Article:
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Shift Working: Eating At This Time Could Add Additional Burden On Your Mind

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Jiya Saini
Jiya Saini is a Journalist and Writer at Revyuh.com. She has been working with us since January 2018. After studying at Jamia Millia University, she is fascinated by smart lifestyle and smart living. She covers technology, games, sports and smart living, as well as good experience in press relations. She is also a freelance trainer for macOS and iOS, and In the past, she has worked with various online news magazines in India and Singapore. Email: jiya (at) revyuh (dot) com

Using food to beat the blues? The time of meals may have an impact on mood, including levels of depression and anxiety, according to the latest report.

Brigham and Women’s Hospital, a founding member of the Mass General Brigham healthcare system, conducted a study that replicated night work and compared the effects of daytime and nighttime versus daytime-only eating.

Researchers discovered that among individuals in the daytime and midnight eating groups, anxiety- and depressive-like mood levels rose by 16% and 26%, respectively.

This rise was not observed in the group of participants who only ate during the day, indicating that meal timing may affect mood vulnerability. The findings are presented in a paper published in PNAS.

The results, according to co-corresponding author Frank A. J. L. Scheer, offer new “evidence for the timing of food intake as a novel strategy to potentially minimize mood vulnerability in individuals experiencing circadian misalignment, such as people engaged in shift work, experiencing jet lag, or suffering from circadian rhythm disorders.” However, more research is needed to determine whether or not adjusting shift workers’ meal schedules can mitigate the negative emotional effects of working irregular hours. Our research adds a new “player” to the equation till then: the timing of our food intake affects our mood.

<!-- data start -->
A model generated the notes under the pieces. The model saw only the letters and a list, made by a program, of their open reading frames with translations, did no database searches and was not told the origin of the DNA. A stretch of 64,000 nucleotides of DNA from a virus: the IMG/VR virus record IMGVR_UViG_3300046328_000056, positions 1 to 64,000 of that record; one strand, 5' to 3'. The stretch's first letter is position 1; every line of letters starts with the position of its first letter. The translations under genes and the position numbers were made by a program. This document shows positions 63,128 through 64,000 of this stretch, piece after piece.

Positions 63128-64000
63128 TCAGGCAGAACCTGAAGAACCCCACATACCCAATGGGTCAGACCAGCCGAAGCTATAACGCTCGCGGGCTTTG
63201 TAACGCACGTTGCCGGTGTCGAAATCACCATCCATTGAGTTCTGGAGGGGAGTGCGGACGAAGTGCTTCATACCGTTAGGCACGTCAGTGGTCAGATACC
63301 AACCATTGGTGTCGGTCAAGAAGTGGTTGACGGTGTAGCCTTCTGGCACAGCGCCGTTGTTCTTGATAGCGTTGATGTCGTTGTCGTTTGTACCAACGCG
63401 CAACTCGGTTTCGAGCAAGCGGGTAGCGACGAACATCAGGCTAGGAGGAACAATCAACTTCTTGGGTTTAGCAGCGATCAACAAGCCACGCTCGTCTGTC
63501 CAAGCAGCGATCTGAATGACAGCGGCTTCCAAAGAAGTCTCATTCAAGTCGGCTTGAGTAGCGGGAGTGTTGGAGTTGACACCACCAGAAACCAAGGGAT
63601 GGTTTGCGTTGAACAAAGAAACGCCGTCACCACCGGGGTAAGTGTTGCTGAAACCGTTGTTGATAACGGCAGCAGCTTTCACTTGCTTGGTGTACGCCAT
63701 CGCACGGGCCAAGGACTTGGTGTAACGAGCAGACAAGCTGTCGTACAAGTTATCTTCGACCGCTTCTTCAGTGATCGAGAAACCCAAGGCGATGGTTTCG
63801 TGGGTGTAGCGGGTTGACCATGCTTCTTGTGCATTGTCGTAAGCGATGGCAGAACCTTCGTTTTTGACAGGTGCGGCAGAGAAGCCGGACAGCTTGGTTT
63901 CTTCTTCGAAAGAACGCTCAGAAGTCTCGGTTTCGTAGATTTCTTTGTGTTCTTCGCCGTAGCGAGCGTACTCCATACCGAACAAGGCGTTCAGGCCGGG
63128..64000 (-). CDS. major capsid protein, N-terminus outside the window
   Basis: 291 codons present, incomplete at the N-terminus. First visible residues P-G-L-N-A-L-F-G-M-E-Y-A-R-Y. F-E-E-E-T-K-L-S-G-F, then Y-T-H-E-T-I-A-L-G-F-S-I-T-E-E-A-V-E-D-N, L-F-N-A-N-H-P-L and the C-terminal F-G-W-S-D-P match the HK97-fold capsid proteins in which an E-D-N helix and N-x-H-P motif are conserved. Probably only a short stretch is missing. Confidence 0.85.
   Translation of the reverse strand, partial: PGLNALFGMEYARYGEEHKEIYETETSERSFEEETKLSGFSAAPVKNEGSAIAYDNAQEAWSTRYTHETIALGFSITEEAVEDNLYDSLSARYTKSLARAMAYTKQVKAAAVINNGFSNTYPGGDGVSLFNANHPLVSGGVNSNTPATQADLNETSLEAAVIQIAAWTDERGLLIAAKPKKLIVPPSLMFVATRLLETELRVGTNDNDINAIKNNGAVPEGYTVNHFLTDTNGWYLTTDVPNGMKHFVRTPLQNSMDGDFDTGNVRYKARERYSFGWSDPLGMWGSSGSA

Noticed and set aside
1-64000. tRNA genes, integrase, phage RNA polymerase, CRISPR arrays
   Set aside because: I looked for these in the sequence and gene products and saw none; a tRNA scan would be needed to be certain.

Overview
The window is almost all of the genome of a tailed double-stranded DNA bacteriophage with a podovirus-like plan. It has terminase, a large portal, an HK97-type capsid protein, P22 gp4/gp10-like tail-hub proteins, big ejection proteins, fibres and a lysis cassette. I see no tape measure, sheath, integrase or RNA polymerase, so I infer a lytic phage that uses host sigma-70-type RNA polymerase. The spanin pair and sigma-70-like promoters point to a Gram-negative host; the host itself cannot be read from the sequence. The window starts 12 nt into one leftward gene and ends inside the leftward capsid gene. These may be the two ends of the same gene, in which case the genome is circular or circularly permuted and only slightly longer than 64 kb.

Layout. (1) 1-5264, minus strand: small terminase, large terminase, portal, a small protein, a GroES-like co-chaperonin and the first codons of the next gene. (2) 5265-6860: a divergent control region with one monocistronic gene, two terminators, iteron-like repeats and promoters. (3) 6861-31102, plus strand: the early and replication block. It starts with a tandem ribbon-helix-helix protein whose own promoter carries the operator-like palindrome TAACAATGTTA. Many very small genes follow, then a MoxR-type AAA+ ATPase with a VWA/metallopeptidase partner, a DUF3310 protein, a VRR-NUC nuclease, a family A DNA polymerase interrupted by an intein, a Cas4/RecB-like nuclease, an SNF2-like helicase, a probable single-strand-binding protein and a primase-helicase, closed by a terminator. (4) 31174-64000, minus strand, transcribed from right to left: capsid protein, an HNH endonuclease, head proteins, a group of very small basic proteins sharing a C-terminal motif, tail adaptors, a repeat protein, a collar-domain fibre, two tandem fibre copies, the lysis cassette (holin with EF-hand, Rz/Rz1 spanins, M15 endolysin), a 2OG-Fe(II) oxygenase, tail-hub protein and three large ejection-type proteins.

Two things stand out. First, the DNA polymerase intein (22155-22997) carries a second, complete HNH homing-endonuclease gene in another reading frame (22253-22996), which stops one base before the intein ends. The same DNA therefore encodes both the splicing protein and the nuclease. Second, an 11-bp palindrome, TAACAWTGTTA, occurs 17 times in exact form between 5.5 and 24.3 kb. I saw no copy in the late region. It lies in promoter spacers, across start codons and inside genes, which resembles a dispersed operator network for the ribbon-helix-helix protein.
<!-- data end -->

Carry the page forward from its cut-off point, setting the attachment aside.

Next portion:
In industrial societies, shift workers make up to 20% of the labor force and are directly in charge of various healthcare services, manufacturing work, and other critical services. The brain’s core circadian clock and everyday activities, such as sleep/wake and fasting/eating cycles, are frequently out of sync with shift workers. They also run a 25 to 40% higher risk of developing anxiety and depression, which is significant.

Our meal timing intervention may be helpful for shift workers as well as people with circadian disruption, such as those who suffer from jet lag, according to co-corresponding author Sarah L. Chellappa. 

“Our findings,” the author added, “open the door for a novel sleep/circadian behavioral strategy that might also benefit individuals experiencing mental health disorders. Our study adds to a growing body of evidence finding that strategies that optimize sleep and circadian rhythms may help promote mental health .”

Scheer, Chellappa, and colleagues recruited 19 participants for the randomized controlled study—12 males and 7 women. Participants undertook a Forced Desynchrony procedure in low light for four 28-hour “days,” causing their behavioral cycles to flip by 12 hours by the fourth “day,” replicating night work and throwing their circadian rhythms out of whack.

The daytime-only meal intervention group had meals on a 24-hour cycle, while the daytime and nighttime meal control group had meals on a 28-hour cycle (resulting in eating both during the day and night, which is typical for night workers).

Participants were randomly assigned to one of the two meal timing groups (resulting in eating only during the day). Every hour, the team measured the degrees of depression and anxiety-like moods.

They discovered that participants’ mood levels were greatly impacted by when they ate. Compared to baseline (day 1), the Daytime and Nighttime Meal Control Group members experienced higher levels of depression-like and anxiety-like moods throughout the simulated night shift (day 4).

The Daytime Meal Intervention Group, in comparison, experienced no changes in mood throughout the simulated night shift. Participants who had more circadian misalignment displayed more depressive and anxious symptoms.

“Meal timing is emerging as an important aspect of nutrition,” said Chellappa, “that may influence physical health.”

However, it is still unknown if the timing of meal intake affects mental health in a casual way. Future research is necessary to determine whether rearranging mealtimes can benefit people with depression and anxiety disorders.

Image Credit: Getty

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